Lucas stared at her, mouth agape. Not surprised by his loss for words, Portia allowed him all the time he needed to process.
“Terran division,” Lucas whispered his eyes alight with awe. Silently his mouth worked as countless questions ran through his mind, unable to decide on which one to ask first. “How many divisions are there?”
Amusement flashed across Portia’s features. His question was not in the list of common first questions.
“It’s a big galaxy Lucas.”
Again, his mouth worked like a carp violently pulled from its environment, but before he could ask any more questions, Portia took his arm, leading him towards the single chair she was sitting in when he came out of the bathroom.
“Let’s take a step back,” she started as she tapped another one of those display panels found by the doors. This one was at eye level, about midway between the room’s main door, and the bathroom door. Touching it seemed to bring it to life and several images appeared. She tapped one that appeared to look like the rooms basic floor plan. Doing so generated a holographic display of the room. Within the lower left corner of the display was another collection of symbols.
“What do those symbols mean?” Lucas asked, finding his voice.
“Symbols?” Portia responded, and then realized what he was asking, “we call those icons. A term that applies to most touch technology, something you have not yet adopted on Terra, and are a decade away from…maybe more.
“Those icons, like the one on the touch screens next to each door represent tasks or options that are available to the user. The icons change based on the user interface presented.”
She turned to Lucas, “that is why I said, ‘Let’s take a step back’, because we are going to go back to the beginning. I will give you a brief orientation, and deal with questions as we go forward.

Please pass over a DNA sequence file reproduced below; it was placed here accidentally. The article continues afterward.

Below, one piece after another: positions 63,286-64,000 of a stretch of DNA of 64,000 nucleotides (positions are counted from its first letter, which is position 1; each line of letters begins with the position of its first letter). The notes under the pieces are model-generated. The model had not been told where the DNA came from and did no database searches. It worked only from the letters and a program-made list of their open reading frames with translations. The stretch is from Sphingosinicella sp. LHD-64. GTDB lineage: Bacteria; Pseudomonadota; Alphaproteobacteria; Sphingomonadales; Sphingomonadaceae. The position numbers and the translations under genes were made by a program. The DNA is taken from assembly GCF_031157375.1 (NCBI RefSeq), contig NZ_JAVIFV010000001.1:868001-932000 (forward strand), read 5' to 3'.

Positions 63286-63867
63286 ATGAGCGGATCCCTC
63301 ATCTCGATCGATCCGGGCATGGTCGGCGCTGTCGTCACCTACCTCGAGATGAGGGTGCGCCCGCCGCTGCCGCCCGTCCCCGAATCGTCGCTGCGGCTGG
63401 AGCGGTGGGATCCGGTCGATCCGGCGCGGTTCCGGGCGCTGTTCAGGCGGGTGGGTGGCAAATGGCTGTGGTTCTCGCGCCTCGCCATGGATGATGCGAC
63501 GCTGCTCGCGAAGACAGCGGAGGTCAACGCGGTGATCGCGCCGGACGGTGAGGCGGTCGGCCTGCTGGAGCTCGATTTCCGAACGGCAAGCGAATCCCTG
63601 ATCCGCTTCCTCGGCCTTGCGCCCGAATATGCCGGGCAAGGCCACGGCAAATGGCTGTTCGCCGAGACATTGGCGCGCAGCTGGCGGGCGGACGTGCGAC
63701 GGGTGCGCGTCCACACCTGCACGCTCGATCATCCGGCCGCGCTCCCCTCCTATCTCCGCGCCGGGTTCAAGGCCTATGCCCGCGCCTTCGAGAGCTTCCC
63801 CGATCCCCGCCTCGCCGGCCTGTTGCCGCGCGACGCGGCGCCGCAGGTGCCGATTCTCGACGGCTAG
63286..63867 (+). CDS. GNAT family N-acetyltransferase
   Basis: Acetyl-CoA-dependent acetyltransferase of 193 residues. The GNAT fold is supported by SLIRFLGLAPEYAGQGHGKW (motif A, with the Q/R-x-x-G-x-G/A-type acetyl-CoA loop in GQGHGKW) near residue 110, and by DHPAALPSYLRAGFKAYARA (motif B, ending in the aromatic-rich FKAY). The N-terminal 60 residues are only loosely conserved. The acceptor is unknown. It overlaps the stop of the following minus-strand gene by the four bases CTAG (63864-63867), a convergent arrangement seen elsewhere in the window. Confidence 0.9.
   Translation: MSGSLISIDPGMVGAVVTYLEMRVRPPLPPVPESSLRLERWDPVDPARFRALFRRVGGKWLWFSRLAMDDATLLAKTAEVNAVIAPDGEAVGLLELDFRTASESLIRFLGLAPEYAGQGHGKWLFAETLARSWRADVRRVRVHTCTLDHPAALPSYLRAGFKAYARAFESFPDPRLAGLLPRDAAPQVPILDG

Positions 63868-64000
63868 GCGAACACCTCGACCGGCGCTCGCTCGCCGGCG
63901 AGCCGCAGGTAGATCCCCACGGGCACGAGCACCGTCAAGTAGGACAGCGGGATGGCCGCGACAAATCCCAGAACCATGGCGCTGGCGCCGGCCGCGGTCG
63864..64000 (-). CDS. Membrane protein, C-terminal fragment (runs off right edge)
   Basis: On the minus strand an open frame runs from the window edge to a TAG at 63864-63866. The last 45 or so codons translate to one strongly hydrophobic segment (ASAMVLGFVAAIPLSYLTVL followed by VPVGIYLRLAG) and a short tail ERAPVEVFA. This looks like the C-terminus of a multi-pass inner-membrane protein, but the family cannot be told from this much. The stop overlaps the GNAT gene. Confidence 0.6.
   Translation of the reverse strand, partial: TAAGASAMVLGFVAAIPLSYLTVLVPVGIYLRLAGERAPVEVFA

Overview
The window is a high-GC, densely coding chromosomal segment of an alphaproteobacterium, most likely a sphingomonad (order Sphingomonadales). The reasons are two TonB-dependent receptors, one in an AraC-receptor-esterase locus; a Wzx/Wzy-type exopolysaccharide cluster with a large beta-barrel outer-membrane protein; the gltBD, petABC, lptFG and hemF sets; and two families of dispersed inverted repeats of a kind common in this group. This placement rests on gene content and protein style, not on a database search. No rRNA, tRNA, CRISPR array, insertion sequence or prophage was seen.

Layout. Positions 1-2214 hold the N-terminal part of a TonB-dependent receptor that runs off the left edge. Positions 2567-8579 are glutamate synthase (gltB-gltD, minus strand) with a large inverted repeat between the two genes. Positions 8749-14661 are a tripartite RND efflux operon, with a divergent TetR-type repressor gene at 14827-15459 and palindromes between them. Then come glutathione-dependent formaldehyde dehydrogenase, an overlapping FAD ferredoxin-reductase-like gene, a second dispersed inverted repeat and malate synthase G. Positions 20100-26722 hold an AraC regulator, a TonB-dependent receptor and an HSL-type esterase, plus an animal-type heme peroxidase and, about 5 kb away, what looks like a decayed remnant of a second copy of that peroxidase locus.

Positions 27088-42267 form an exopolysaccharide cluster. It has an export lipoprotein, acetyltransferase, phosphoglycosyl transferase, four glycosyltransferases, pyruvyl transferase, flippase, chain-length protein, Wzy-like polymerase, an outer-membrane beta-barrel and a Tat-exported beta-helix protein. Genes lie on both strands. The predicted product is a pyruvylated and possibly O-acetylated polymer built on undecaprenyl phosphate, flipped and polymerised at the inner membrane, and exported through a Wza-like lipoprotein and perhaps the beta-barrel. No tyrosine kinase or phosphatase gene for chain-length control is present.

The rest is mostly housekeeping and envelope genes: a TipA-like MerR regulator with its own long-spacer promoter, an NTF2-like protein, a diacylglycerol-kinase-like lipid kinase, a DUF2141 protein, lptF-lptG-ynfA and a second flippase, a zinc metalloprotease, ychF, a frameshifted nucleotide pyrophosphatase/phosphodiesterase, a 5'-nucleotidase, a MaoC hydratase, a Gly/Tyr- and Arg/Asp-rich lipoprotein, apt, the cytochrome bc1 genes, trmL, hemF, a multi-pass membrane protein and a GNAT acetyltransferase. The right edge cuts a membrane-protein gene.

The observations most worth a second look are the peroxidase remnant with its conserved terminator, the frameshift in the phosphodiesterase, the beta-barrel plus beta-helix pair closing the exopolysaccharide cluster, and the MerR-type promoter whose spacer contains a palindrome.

“You figured out the touch panels for the doors. That panel there controls the room as a whole. It is dark, or asleep until needed. Touching it wakes it up, and presents icons based on what functions are available to you. I tapped the layout icon, and it presented this holographic display of the room.”
Lucas stepped up to the slowly rotating three-dimensional representation of his room. It was about the size of a pair of shoe boxes placed side by side. He passed his hand timidly through the image, not sure what to expect. In response, it wavered in close proximity of his hand, while the remainder of the image remained unfazed.
“Yes, neat,” Portia responded, before continuing.
“You cannot change the dimensions of your room. However, you can add or remove furniture.” She demonstrated by poking at an icon that looked like tables. It expanded to a group of icons, one of which was a basic table with a single pole supporting it from below. That icon received a poke, and a table with two chairs on opposite side from each other replaced the single chair.
It is not as though the chair just vanished, but more like it collapsed into the wall adjacent to it. Then, before the chair was completely gone, the table, and two chairs seemed to grow from the same material that composed the floor. Rapidly multiplying cubes started as a bump, which grew into a column, and finally the rough jagged outline of a table and chairs. With the basic shape complete, the tiny cubes appeared to melt into the surface smoothing it into soft round curves and clean edges.
“Please, have a seat.” Portia said, indicating the new furniture as though it was always there.
Lucas looked with eyes wide to the holographic image, to Portia, then the table and chairs, and then back through the collection one more time before stating.
“What the hell.”
Cautiously he approached the chair furthest from the room’s main door and patted the seat. He then grabbed the edge of the table and gave it a good shake. It offered no give. Then, as one final test, he ran his hand along the table surface, doing the same with the chair. Very lightly at first for fear of cutting his hands on the jagged edges that were there just moments ago, then more firmly as his tactile senses assured him of what his eyes are telling him.
He looked back over at Portia, before gingerly lowering himself into the seat. “Wow, how did you do that?”
“I didn’t do that,” Portia said as she sat the other seat, “It’s nanotech, and too difficult to explain at this juncture. Besides, you will get more education on Galactic Defense Force tech in the coming months than you will ever want.”
“Cool,” he shot back.
Portia stood back up, and tapped another icon on the flat panel, which then generated another holographic display above the table, and returned to her seat.